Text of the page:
This agency is currently inactive. An agency can be labeled inactive if it has been abolished, had a title change, was merged into a different agency or split into different agencies. See Agency History on the right for further information.
- Next Review Date: none
- Last Review Date: 2010-2011 Review Cycle - 82nd Legislative Session
Sunset Review Documents for 2010-2011 Review Cycle, 82nd Legislative Session
- Summary of Results (Jul 2011)
- Final Report (Jul 2011)
- Report to the 82nd Legislature Agency Section (Feb 2011)
- Self-Evaluation Report (Sep 2009)
- Senate Bill 656 (May 2011)
Final Results from Last Sunset Report
The Coastal Coordination Council (Council) is a 12-member interagency board that administers Texas’ federally approved Coastal Management Program (CMP). The Council’s mission is to coordinate Texas’ approach to managing its coastal resources and responding to coastal issues. The Council is housed within and staffed by the General Land Office (GLO). The Council awards about $2.5 million per year in federal coastal management grant funds to local entities for coastal improvement projects; reviews state and federal agency decisions that affect the Texas coast to ensure they are consistent with the State’s CMP; and provides information and assistance regarding permits in the coastal region.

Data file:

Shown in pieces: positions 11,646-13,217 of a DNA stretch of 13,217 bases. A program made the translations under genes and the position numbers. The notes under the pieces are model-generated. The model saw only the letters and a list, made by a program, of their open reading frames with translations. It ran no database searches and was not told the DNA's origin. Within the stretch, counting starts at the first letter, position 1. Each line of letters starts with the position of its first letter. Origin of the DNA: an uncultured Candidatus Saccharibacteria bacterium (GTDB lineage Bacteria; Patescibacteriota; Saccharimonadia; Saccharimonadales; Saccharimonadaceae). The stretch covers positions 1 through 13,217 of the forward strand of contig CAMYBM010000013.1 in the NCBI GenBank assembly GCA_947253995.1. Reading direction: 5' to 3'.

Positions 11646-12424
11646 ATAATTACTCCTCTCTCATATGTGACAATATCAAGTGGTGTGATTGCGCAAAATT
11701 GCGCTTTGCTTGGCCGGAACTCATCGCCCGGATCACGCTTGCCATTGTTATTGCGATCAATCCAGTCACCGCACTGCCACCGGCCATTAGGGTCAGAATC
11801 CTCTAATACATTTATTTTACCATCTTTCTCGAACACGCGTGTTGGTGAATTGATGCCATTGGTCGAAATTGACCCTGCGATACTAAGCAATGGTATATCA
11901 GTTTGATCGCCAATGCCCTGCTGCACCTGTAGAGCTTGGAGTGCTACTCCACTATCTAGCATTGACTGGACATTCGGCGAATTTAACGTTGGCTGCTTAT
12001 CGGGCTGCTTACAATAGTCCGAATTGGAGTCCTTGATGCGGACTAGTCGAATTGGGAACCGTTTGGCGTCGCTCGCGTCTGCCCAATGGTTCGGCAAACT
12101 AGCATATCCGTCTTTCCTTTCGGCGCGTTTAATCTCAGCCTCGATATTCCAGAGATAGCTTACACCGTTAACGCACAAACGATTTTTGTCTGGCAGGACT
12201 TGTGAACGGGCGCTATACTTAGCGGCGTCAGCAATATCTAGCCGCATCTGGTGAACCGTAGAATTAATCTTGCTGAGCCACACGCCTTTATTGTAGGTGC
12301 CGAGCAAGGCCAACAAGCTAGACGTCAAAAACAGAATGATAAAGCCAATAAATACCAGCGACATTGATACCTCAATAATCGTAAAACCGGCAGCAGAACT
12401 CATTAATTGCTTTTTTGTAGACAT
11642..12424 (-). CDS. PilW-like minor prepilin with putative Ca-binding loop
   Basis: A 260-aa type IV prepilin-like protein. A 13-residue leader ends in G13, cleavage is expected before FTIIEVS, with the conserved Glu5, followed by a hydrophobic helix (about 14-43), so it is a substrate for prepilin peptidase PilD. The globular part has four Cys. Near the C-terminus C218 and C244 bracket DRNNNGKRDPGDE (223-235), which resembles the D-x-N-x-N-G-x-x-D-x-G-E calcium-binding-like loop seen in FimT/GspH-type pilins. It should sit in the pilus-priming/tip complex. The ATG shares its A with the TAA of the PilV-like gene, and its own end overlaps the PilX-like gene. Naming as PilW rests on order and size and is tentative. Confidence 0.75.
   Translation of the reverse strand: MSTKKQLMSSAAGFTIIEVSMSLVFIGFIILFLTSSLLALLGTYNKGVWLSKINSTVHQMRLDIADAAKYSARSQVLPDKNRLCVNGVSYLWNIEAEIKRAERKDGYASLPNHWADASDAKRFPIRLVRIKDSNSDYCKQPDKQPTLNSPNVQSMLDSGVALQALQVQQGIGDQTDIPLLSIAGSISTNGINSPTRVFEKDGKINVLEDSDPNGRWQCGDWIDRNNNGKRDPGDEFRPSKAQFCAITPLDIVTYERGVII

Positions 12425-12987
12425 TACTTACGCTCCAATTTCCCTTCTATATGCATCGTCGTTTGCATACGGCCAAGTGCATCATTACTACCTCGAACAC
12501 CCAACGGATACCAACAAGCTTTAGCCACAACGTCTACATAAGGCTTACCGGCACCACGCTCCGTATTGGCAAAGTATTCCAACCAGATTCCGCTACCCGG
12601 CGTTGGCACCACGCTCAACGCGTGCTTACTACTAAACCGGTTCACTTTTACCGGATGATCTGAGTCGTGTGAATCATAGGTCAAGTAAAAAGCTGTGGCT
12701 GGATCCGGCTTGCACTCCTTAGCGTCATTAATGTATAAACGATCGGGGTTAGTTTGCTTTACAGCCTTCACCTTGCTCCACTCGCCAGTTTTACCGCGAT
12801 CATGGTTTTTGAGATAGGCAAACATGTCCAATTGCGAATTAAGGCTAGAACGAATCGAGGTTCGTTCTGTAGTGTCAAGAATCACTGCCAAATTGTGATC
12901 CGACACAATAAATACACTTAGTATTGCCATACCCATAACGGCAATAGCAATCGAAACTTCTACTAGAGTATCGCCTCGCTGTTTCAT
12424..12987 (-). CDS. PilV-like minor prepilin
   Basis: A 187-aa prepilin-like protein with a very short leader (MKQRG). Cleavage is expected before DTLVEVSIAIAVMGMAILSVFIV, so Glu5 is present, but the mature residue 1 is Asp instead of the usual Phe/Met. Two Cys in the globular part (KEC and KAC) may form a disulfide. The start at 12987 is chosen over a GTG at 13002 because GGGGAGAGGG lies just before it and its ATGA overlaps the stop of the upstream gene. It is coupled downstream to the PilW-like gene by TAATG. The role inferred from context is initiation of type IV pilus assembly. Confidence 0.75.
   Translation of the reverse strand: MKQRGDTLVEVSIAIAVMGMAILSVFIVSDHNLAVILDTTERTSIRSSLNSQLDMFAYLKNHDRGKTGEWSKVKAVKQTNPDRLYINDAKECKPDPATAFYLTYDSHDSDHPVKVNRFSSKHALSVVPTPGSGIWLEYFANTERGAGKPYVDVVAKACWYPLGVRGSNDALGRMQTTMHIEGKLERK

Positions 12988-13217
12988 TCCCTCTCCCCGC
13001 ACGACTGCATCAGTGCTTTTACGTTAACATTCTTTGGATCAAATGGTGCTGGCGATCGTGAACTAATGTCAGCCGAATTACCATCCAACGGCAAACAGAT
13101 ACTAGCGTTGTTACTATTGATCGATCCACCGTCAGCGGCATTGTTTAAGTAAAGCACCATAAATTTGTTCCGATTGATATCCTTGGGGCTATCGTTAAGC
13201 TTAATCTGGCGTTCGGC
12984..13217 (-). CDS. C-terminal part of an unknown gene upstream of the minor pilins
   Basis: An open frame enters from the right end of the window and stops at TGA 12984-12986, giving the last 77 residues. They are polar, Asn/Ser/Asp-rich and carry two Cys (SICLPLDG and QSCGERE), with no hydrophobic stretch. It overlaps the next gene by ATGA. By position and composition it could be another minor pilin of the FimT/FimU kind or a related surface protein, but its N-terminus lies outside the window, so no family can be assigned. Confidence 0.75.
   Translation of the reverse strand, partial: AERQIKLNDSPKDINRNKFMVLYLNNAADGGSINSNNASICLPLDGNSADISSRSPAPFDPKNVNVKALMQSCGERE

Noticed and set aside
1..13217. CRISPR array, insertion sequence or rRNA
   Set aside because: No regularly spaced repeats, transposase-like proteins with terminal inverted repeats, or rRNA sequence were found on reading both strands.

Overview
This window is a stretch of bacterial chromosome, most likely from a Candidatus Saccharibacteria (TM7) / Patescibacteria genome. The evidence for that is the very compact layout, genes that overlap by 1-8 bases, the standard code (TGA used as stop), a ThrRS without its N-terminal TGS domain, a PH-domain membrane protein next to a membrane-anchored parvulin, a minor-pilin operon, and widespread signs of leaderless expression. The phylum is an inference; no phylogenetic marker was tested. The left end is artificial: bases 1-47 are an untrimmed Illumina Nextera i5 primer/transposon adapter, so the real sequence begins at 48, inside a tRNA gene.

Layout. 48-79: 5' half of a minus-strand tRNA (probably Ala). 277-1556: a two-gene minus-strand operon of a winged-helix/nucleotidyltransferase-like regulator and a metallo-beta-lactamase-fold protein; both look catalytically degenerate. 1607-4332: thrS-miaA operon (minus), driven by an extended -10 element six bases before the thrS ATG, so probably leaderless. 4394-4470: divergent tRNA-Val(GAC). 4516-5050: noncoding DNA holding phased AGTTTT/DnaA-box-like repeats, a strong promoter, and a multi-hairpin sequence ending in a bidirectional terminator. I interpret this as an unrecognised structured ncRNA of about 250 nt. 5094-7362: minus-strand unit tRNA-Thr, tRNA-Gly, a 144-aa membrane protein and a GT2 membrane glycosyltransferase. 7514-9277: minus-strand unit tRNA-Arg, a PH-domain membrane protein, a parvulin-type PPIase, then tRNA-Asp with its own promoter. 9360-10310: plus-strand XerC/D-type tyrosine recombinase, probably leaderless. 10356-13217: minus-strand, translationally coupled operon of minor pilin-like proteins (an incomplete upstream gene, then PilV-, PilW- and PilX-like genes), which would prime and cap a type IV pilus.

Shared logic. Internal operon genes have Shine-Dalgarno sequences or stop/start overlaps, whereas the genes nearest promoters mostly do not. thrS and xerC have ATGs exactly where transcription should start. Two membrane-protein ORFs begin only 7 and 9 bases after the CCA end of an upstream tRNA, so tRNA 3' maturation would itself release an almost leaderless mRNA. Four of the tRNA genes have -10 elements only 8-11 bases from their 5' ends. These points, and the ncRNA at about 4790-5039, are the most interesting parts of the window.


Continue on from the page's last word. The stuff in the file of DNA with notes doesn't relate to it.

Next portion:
In Senate Bill 656, the Legislature adopted all of the Sunset Commission’s recommendations regarding the Council, including abolishing the Council and transferring its functions to GLO, and added other statutory provisions. A list of the bill’s major provisions follows.
- Abolish the Coastal Coordination Council and transfer its functions to the General Land Office.
- Ensure the current Council-member agencies and citizen members continue to have input into the state and federal consistency review processes.
- Remove unnecessary statutory language detailing the federal consistency review process.
- Require the Attorney General rather than the Land Commissioner to review consistency determinations made by GLO, the Land Commissioner, or the School Land Board.